200 years ago tomorrow Reverend Samuel Marsden and Chief Ruatara of Nga Puhi held the first Christian service in Aotearoa at Oihi in the Bay Of Islands. If you were at the 11pm Carol Service you will have heard an account read of that day. Secular historians have not been particularly kind to the early Christian missionaries but more recent writers such as Keith Newman [2] have helped to shine a kinder light on their arduous endeavours, and their desire to understand and embed the gospel into the culture they found here. Ruatara was appallingly treated by two ship’s captains and had been left to die twice on Norfolk Island; both times assisted and restored to health by Marsden and his wife Elizabeth. It was from Ruatara that Marsden learnt his first Maori and began to understand Maori ways. Ruatara would sadly die only 10 weeks after that first Christmas Day. And we remember him now as Te Ara mo te Rongopai – the gateway for the good news.

 

You may well know the names of the some of the English missionaries: Williams, Colenso, King, Brown.

 

But the other names – Taumata-a-kura; Nopera Panakareao; Wiremu Nera Ngatai; Minarapa Rangihautuke [3]; young girl Tarore of Waharoa martyred at 12 years old; other martyrs Kereopa and Te Manihera; these are the names of those for whom the gospel became flesh and dwelt in this land. The first Maori Anglican priest Roto Waitoa was ordained in 1853; Te Aute College in Hawke’s Bay opened in 1854.

 

This tale of

life

grace

truth

within flesh

does not belong to one culture, or one time.

 

It calls out to us as it did 200 years ago in Oihi. It calls out to us as it does today in Bethlehem where pilgrims must get past the shameful separation Wall to worship. It calls out to us as it does today in northern Iraq where after 2000 years of Christian worship no church communities gather any longer to hear it.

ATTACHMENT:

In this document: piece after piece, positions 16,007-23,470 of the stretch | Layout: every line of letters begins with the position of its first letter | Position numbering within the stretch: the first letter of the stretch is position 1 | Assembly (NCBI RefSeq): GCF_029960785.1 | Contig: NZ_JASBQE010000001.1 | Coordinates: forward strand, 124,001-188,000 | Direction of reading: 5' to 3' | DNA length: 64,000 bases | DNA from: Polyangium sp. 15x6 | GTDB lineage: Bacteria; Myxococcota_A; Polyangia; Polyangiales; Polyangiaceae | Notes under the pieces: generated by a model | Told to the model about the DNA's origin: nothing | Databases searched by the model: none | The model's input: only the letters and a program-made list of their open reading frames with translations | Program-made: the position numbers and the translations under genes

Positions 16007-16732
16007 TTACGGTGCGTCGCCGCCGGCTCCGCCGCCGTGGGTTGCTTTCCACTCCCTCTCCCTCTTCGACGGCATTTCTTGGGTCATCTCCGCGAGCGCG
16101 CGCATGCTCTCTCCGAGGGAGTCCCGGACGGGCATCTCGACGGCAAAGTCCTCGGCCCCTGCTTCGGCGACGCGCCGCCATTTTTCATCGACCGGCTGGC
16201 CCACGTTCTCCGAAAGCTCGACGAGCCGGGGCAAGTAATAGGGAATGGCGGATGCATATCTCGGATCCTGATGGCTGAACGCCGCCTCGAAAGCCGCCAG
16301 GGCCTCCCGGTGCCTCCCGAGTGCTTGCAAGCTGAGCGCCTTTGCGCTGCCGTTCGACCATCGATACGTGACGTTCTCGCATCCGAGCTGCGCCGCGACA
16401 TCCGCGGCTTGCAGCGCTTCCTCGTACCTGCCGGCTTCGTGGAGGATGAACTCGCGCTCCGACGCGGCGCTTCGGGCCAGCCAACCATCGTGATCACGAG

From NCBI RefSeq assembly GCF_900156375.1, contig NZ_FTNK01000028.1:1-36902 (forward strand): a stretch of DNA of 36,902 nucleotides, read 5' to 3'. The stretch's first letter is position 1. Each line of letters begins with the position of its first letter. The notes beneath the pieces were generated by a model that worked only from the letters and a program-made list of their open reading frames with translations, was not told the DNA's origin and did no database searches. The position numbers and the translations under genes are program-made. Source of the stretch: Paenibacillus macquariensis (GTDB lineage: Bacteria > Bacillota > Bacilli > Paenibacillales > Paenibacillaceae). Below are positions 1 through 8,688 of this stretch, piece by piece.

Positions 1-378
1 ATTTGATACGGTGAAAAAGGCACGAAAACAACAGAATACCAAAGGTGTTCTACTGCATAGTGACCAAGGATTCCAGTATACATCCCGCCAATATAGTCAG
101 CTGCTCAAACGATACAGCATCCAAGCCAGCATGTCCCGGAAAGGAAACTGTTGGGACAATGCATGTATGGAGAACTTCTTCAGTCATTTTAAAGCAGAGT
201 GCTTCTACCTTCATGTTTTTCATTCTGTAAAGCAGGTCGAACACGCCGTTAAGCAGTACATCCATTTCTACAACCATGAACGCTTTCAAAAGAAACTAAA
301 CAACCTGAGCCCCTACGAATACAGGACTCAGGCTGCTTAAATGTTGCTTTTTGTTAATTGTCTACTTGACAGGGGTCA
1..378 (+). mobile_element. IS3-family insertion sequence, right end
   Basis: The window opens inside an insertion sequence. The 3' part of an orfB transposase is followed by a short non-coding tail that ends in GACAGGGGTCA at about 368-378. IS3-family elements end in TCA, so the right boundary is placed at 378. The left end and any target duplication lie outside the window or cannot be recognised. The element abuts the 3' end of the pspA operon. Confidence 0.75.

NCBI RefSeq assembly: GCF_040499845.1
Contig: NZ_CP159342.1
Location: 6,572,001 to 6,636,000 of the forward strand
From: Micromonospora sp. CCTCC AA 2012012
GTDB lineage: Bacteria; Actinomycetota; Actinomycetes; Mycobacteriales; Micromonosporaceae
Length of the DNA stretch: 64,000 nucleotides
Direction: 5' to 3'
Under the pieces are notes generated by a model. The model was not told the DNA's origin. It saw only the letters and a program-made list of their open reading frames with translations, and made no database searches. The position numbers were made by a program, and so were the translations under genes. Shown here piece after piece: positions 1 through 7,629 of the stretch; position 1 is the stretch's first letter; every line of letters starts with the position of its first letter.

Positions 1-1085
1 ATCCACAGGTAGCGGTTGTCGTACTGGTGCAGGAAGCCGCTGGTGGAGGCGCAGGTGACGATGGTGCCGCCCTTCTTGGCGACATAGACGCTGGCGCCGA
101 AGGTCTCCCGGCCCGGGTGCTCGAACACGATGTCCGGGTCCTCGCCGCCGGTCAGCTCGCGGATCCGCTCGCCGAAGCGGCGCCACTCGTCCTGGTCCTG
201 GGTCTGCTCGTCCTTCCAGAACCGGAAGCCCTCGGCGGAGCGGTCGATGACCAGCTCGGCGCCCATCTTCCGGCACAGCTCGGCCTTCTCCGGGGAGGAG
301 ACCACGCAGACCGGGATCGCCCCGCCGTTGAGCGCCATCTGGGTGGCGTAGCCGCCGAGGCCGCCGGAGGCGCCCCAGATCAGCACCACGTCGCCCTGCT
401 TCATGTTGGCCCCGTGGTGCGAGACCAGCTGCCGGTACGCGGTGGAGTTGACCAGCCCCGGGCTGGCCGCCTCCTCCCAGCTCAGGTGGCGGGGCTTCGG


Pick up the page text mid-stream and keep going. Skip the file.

It calls out to us as it does today in Peshwar, Pakistan; the Sudan; Liberia; Sydney; the Philippines; Tonga; anywhere you can name. It calls out to us this night, here in the dark, amongst these stones. It calls out to us even though we witness the atrocities of children killed in Peshwar; even though someone in Sydney can be shot for going to get a cup of coffee. Even though and especially when we suffer and are sad.

 

The question for us here tonight is how does this tale of

life

grace

truth

become enfleshed in our lives.

 

This Christmas can we burrow into our hearts and the hearts of those we know and love and find there some divinity.

 

And then can we look to those we do not know and see the light of

life

grace

truth

enfleshed there as well.

 

We invite you tonight to allow God to be present with you, in you.

In the beginning was the Word;

in him was life;

and the life was the light of all people;

and the Word became flesh and lived among us;

full of grace and truth.

 

 

 

[1] Quoted in “this radical grace” article by Daniel O’leary; Tui Motu Christmas 2014; original source unknown.

 

[2] Bible and Treaty

 

[3] Wai Karere John Bluck p.26